Top Five Rewilding Projects You Should Know About

  • 21st Jan 2022

Dear Diary,

Our ecological system has rapidly declined. Even though countries around the world are attempting conservation processes, nature needs much more of our attention.

European wildlife species, especially, have been on the radars of conservationists and environmentalists.

Conservationists understand that saving the planet requires creating a balance between flora and fauna. The protection of plants and animals alike will play a critical role in maintaining the ecological balance.

One of the ways to conserve the flora and fauna is rewilding. It is about reconnecting a modern society, rural and urban, with wilder nature.

It works to restore dwindling species by giving them spaces to thrive and by population enhancement.

The top five projects that are helping us are:

Northern bald ibis to Europe: The Northern bald ibis is a migratory bird marked critically endangered by IUCN. The Life + ‘Reason for Hope’ project aims to release at least 120 captive-bred birds. The return of migration of the Northern bald ibis to Europe, particularly Austria and Germany, is being strived for.

Restoring marine life on Greek islands: The NGO Terra Sylvestris is collaborating with the local community to promote and achieve sustainable development. The Greek islands Kalamos and Kastos harbour marine lives such as endangered monk seals, dolphins, whales, and loggerhead turtles.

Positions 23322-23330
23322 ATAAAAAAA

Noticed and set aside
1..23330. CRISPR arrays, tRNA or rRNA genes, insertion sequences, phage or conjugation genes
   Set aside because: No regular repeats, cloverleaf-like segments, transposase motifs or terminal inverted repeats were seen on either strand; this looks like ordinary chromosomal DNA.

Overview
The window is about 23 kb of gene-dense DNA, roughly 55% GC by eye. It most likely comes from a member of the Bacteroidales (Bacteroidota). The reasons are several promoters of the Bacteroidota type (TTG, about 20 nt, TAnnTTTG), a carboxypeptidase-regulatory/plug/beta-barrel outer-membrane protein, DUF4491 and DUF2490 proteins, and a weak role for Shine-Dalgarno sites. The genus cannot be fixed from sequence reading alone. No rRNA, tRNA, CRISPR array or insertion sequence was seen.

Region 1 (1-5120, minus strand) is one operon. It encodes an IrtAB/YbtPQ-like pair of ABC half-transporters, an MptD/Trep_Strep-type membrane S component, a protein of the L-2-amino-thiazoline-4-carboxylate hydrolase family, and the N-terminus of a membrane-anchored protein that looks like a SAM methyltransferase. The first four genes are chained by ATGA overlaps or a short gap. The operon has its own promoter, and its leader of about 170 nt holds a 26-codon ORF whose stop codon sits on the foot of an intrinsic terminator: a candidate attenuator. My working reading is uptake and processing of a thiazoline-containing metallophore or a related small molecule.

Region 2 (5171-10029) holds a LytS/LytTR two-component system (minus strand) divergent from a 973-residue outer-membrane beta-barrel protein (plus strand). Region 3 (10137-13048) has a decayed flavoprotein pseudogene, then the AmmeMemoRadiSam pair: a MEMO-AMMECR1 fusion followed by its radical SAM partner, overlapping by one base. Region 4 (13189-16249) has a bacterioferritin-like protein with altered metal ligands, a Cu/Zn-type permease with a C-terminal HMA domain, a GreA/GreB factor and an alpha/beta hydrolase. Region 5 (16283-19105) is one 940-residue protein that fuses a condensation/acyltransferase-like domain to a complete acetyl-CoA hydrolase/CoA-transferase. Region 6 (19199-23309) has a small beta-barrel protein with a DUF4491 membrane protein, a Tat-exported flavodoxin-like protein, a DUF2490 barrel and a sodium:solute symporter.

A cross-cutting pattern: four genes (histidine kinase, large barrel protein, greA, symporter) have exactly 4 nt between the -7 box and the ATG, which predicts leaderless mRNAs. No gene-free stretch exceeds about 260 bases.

The organization aims at creating ways to make a living for local communities by providing alternative solutions to reduce pressure on the land and sea through planned organic agriculture.

Wildlife hotspot in Nailbosksy Forest, Belarus: The wildlife forest of Nailbosksy is a habitat of animals like the bison, elk, red deer, wolf, lynx, and beaver. There is a plan to introduce herds of taurus and horses that will contribute to the functioning of this ecosystem.

Nature-based tourism in the Western Balkans: The Republic of Macedonia, former Yugoslavia, started a project that aims to support the sustainable, nature-based tourism. In collaboration with local communities, the national parks are trying to manage tourism better, limit the impact of visitors, and help locals generate income. The park is aiming to restock species like deer and chamois.

Nature grazing in Beremytske, Ukraine: This project site consists of thirty hectares of abandoned agricultural land and twenty hectares of forest. The aim is to start natural grazing with wild horses and bovines. The plan is to convert the abandoned agricultural land into a home for large herbivores, which will restore natural grazing as a key ecological process.

These initiatives’ efforts deserve our attention and applaud. Have you participated in similar projects? Let us know in the comments!

“Success is the sum of small efforts, repeated day-in, and day-out.” – Robert Collier

That is all I have for now!

I will write to you soon,

Take care.